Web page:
Milltown is a small community and everybody knows each other well. Milltown House, Peesie's Knapp and the Day Workshop are all close to each other. Because of this it is easy to deal with questions of management in a way that is largely informal and spontaneous.

The co-ordinators who come in to work in the Day Workshop are primarily responsible for the management of all aspects of running the Day Workshop. The co-workers who live and work in the community are responsible for everything to do with the life of the residents and the day-to-day management of the community. There is a great deal of interaction and mutual interest and support between the two parts of the community, the residential side and the Day Workshop.

ManagementAs far as possible the co-ordinators in the Day Workshop and the co-workers in the house avoid creating hierarchies of authority and influence and instead they try to create a style of community management that is based on co-operation and support between each member of the community. The emphasis is on creating healthy social relationships and encouraging each person to be aware of everybody else and the needs and well being of the community as a whole.  The co-workers and the co-ordinators try to make sure that everybody – including the clients, tenants and residents - is informed about what is going on in the community and has the opportunity to be involved as far as they wish and as far as they are able. Co-workers and co-ordinators are encouraged to take initiative and to develop a sense of responsibility for their work while at the same time remaining accountable to others. Decisions are taken on the basis of consensus rather than by voting. This means that it is important that all the people involved in making a decision on something come to appreciate the point of view of others and a decision is only made by common agreement.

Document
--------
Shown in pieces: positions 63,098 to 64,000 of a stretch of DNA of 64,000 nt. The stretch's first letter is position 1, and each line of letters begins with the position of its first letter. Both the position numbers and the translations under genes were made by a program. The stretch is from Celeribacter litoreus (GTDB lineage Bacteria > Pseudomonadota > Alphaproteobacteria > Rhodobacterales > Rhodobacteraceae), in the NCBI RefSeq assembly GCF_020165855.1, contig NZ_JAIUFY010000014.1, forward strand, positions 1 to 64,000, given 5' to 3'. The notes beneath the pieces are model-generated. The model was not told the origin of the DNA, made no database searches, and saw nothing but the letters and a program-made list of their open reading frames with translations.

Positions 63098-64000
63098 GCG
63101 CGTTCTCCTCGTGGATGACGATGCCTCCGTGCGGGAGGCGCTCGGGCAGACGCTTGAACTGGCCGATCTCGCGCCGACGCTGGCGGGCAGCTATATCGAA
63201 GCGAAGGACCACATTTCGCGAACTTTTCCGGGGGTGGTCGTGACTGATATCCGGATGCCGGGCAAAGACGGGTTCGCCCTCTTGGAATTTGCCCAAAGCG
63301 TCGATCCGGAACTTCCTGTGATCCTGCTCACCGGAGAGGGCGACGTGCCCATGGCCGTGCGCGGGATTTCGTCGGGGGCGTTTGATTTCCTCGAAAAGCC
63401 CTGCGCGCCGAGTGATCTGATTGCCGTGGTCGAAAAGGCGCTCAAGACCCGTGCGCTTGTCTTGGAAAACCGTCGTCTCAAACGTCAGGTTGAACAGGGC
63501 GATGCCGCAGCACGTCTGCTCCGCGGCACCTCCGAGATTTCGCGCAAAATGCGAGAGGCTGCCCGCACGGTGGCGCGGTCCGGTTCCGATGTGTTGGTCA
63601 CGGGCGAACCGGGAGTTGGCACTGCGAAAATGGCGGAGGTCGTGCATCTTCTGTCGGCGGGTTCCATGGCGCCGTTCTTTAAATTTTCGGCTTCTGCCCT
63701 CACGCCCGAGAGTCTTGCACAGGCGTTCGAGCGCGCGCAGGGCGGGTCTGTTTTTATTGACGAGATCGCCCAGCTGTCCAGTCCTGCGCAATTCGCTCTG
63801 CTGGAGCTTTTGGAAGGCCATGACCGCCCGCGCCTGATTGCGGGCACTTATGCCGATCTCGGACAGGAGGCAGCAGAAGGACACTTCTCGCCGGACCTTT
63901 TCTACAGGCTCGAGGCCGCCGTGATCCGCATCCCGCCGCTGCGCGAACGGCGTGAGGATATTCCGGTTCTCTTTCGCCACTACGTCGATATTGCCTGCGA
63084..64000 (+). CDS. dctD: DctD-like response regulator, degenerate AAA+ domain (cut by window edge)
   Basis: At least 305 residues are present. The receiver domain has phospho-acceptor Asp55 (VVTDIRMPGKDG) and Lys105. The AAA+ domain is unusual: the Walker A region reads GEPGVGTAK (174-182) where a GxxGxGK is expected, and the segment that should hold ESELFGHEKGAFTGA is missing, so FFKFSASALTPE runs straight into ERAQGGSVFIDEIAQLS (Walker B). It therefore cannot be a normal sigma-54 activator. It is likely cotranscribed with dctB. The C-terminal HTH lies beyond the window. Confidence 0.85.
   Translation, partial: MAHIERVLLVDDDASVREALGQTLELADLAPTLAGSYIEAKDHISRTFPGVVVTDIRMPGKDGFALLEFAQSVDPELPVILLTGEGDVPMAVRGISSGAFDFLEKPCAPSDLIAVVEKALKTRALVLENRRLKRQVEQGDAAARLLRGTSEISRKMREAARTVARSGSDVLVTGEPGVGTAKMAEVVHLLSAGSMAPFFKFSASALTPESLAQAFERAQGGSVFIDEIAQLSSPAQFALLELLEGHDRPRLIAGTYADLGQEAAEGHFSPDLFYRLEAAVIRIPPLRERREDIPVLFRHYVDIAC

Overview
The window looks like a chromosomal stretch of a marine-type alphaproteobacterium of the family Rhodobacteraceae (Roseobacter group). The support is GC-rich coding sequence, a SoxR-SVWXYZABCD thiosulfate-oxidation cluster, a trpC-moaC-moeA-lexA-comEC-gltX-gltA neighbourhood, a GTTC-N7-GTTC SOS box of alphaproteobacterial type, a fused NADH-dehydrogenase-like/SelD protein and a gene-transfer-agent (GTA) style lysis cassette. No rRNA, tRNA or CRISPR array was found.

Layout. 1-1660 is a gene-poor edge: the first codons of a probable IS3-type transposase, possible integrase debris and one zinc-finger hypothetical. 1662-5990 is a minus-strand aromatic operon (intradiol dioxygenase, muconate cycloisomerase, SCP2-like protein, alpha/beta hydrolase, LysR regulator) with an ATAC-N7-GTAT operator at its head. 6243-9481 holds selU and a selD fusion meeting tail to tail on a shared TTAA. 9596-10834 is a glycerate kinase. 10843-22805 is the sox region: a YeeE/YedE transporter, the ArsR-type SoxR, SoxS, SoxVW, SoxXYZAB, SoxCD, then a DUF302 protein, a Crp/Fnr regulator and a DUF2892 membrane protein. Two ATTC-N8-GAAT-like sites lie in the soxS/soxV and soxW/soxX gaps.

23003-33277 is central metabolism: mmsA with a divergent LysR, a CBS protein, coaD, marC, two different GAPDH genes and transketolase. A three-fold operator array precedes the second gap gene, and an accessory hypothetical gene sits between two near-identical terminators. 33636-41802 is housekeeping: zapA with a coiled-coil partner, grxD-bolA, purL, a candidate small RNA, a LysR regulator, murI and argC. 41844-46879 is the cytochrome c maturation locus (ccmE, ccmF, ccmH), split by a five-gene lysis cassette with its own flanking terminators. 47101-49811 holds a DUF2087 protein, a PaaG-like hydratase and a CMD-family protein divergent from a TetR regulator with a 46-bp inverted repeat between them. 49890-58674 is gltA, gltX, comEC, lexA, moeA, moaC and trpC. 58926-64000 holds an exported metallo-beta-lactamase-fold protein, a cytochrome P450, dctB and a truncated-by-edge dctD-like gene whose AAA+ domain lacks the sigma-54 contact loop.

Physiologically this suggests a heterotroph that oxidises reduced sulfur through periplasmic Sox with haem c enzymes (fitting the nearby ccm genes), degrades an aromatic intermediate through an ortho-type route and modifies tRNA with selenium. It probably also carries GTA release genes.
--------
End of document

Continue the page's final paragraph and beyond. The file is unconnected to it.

Many aspect of running Milltown are discussed in conversations between people. This might be at a tea-break or meal-time in the houses or in the Day Workshop; it might also be a case of the people involved getting together to talk through and resolve an issue.

If necessary, issues that need a formal discussion and decision are then talked through in either the Milltown Meeting, in one of the House Co-worker Meetings  or the Day Workshop Co-ordinators Meeting.The Milltown Meeting and the House Co-worker Meetings are each held every two weeks and the Day Workshop Co-ordinators Meeting is held once a month. However, these meetings are also called whenever necessary.

Some aspects of management are delegated to named individuals so that everybody can know who is looking after what aspects of the life of Milltown. Some examples of this is that there are named people who are responsible for issues to do with the Social Care and Social Work Improvement Scotland, with the funding authorities, for the finances, with training, for Health and Safety, looking after the vehicles and so on.

The Milltown Community Council meets every month. This is the group of people who are responsible for the management of Milltown as a charity, as a business, as an employer and as a care provision. The Council is made up of people from Milltown Community and some local people. This is a formal meeting where issues are discussed and decisions are made that affect all aspects of Milltown.


There is also the Camphill Mearns Council. Again, this is made up of people living and working in Milltown Community and local people. Camphill Mearns owns the land and property of Milltown and leases this to Milltown Community.  As a landlord Camphill Mearns is responsible for the major repairs and renewals of the property. As a charity that aims to provide suitable provisions for people with special needs Camphill Mearns has undertaken to fund developments at Milltown such as renovations and the extension in Milltown House and the building of the new house, Peesie’s Knapp.

Both the Milltown Council and the Camphill Mearns Council are part of the wider association of Camphill communities in Scotland and in Britain and Ireland.

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